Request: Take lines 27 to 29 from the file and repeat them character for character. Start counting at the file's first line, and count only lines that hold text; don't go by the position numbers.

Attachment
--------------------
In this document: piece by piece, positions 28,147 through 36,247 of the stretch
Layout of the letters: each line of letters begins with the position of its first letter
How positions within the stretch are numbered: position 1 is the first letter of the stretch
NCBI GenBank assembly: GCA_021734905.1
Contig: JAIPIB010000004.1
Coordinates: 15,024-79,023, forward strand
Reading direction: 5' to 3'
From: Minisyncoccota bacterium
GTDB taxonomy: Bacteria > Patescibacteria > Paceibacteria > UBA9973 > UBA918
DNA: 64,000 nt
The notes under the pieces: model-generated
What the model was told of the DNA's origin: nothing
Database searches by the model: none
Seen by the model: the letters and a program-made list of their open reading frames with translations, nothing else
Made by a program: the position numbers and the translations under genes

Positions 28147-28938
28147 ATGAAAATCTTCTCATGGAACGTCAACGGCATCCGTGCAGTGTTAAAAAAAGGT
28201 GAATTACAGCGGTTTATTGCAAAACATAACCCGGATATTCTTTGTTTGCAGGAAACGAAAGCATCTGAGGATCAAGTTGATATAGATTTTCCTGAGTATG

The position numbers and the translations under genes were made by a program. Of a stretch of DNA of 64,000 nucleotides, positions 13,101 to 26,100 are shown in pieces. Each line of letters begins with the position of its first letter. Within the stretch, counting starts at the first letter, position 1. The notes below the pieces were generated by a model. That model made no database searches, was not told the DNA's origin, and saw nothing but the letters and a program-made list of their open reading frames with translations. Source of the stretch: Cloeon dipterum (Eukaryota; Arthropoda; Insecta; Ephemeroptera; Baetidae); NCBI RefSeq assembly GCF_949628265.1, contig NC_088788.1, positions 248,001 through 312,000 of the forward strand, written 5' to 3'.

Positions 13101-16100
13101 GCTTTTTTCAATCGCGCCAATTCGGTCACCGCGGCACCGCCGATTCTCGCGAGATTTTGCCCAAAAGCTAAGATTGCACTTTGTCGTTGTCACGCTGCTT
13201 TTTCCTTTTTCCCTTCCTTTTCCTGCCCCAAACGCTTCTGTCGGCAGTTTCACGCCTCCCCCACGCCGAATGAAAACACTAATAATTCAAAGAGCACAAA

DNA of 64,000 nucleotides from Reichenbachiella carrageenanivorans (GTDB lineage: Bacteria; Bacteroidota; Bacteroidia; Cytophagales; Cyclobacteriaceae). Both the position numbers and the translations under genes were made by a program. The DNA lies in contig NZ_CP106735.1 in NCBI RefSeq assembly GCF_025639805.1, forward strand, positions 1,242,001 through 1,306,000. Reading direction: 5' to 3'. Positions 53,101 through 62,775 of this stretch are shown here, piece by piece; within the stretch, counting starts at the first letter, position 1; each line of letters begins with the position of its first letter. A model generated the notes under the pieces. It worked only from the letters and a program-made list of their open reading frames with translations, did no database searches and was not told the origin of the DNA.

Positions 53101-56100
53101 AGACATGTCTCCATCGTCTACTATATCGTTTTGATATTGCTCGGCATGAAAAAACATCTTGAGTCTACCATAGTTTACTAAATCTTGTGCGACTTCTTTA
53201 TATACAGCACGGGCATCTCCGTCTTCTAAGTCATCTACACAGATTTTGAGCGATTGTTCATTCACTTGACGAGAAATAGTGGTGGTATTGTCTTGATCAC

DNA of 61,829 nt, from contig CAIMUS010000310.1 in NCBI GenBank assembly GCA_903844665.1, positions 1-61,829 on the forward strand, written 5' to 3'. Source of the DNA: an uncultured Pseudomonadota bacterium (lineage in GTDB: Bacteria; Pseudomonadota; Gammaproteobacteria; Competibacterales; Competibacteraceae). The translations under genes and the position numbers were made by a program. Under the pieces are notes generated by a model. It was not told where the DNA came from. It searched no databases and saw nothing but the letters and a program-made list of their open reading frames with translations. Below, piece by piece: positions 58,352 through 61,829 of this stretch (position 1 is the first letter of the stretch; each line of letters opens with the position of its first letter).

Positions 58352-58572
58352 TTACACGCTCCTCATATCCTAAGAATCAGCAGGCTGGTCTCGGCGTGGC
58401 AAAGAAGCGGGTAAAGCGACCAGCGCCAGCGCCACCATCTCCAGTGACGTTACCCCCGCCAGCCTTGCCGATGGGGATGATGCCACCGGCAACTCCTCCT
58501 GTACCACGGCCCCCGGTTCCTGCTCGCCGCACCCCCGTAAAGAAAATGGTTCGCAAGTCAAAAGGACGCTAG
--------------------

DNA of 61,829 nt, from contig CAIMUS010000310.1 in NCBI GenBank assembly GCA_903844665.1, positions 1-61,829 on the forward strand, written 5' to 3'. Source of the DNA: an uncultured Pseudomonadota bacterium (lineage in GTDB: Bacteria; Pseudomonadota; Gammaproteobacteria; Competibacterales; Competibacteraceae). The translations under genes and the position numbers were made by a program. Under the pieces are notes generated by a model. It was not told where the DNA came from. It searched no databases and saw nothing but the letters and a program-made list of their open reading frames with translations. Below, piece by piece: positions 58,352 through 61,829 of this stretch (position 1 is the first letter of the stretch; each line of letters opens with the position of its first letter).

Positions 58352-58572
58352 TTACACGCTCCTCATATCCTAAGAATCAGCAGGCTGGTCTCGGCGTGGC